One of the downsides to selling drugs to gang members in the area is that they occasionally shoot both you and your wife in the face while robbing your home. That you survive is little solace given that your wife does not. Equally of little solace is that your assailant is sentenced to death in a decision affirmed by the California Supreme Court.
Normally I'd add to that last part the word "unanimous". But this one isn't. Justice Liu instead dissents. In an opinion that's worth a read notwithstanding its length (49 pages). He critiques not only the result in this case, but also the application of harmless error by the California Supreme Court in a wide variety of cases. As well as the attitude of the Court towards these cases.
Many justices on the California Supreme Court have "learned a lesson" from the Rose Bird recall and have adopted a correlative attitude when dealing with death penalty cases. We're starting to see that Justice Liu may not be one of them.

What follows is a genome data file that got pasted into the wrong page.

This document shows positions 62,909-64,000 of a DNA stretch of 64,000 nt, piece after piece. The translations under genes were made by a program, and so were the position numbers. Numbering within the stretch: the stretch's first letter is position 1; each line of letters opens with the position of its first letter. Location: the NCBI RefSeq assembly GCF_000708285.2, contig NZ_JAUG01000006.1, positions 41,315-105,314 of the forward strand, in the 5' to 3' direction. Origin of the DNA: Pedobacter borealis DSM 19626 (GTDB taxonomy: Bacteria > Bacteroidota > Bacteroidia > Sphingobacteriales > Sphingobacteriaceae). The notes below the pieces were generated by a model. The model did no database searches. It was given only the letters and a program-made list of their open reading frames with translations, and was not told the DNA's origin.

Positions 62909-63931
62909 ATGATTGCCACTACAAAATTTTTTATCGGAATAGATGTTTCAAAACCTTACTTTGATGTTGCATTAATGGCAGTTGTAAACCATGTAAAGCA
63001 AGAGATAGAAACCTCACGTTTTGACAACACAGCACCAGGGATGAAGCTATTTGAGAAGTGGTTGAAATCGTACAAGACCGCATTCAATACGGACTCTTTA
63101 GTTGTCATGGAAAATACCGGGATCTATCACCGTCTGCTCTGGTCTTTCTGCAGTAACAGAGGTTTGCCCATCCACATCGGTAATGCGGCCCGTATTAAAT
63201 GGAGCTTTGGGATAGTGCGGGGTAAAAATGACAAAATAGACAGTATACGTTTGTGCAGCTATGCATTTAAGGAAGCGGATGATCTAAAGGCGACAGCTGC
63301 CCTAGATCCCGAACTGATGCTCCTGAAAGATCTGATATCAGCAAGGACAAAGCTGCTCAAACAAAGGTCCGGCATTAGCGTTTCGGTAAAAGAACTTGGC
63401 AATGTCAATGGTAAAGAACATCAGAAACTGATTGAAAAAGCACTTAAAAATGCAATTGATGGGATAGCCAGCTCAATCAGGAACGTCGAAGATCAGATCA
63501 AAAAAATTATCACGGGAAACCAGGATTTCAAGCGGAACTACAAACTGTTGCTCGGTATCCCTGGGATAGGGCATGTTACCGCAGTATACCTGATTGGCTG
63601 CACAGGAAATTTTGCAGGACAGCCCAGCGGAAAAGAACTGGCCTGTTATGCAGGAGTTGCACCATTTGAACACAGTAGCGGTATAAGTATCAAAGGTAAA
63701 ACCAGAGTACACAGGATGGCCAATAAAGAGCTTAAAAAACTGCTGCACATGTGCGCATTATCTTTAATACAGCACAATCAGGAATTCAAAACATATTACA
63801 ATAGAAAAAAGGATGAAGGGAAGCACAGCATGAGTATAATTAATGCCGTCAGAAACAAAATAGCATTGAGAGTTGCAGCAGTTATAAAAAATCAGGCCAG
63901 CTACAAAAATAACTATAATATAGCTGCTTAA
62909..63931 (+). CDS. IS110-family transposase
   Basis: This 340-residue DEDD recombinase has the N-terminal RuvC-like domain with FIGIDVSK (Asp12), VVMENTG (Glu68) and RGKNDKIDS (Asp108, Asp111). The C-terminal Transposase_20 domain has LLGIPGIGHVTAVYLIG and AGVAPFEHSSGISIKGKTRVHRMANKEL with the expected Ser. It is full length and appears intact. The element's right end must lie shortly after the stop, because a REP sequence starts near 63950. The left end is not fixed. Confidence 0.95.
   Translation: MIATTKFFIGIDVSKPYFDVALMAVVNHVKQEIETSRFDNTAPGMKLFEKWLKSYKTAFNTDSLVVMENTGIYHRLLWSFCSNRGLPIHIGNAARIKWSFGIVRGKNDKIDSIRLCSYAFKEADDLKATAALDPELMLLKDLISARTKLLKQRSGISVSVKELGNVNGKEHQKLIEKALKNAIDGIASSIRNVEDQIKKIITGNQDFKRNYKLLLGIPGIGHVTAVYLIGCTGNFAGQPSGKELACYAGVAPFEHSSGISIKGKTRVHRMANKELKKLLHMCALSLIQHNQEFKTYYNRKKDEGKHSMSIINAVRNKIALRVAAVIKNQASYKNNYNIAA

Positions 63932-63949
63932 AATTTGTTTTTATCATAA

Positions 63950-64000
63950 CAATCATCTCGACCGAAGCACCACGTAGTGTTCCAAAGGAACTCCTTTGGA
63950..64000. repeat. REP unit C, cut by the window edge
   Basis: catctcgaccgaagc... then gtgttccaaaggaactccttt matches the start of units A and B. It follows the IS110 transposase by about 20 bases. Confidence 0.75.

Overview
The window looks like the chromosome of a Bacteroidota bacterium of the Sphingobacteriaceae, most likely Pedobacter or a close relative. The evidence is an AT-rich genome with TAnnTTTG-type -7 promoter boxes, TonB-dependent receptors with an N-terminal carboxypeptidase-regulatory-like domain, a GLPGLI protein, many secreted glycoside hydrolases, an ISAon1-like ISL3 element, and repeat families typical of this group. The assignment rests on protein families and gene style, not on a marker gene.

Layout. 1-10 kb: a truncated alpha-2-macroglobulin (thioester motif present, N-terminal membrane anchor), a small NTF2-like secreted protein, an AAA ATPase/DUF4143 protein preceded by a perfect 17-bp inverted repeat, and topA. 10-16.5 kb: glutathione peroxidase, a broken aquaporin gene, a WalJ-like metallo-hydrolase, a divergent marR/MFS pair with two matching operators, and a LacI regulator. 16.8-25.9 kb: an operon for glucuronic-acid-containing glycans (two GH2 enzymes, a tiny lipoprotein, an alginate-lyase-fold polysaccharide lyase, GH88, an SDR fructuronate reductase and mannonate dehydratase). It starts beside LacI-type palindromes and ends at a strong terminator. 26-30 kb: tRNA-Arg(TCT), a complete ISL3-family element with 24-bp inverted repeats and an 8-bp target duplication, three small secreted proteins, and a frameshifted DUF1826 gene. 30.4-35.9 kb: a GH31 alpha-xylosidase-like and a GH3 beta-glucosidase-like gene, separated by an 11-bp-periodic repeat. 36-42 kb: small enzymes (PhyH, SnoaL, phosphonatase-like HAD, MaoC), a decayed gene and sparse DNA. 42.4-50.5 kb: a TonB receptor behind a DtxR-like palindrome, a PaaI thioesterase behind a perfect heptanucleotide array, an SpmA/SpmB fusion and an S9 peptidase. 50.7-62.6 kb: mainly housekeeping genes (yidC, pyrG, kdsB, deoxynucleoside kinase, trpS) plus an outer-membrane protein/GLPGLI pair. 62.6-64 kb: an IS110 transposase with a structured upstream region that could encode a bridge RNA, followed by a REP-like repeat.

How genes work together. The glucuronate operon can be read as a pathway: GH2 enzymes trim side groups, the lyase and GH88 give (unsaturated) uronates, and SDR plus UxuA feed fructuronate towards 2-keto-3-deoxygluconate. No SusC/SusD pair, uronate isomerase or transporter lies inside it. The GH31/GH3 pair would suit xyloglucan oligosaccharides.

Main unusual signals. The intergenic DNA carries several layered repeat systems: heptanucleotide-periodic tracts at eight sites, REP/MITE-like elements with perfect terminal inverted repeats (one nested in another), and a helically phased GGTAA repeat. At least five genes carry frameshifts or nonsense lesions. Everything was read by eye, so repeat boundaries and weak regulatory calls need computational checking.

In my opinion, that's a good thing. And this was a pretty decent case in which to articulate this vision, one in which the defendant was forced to wear a 50,000 volt stun belt during trial for little to no reason. (The most powerful part of Justice Liu's dissent is when he quotes from the manufacturer's brochure: “One of the great advantages, the company says, is its capacity to humiliate the wearer. ‘After all, if you were wearing a contraption around your waist that by the mere push of a button in someone else’s hand could make you defecate or urinate yourself,’ the brochure asks, ‘what would that do to you from the psychological standpoint?’ And if the shock ever has to be administered? ‘One word —,’ brags the brochure, ‘DEVASTATION!'")
It may well be that we don't have that many more years in which the California Supreme Court has to automatically review every death penalty case. In the meantime, time will tell whether we get more dissents like these. I'm hoping that the answer is "yes".
If only to keep these things lively.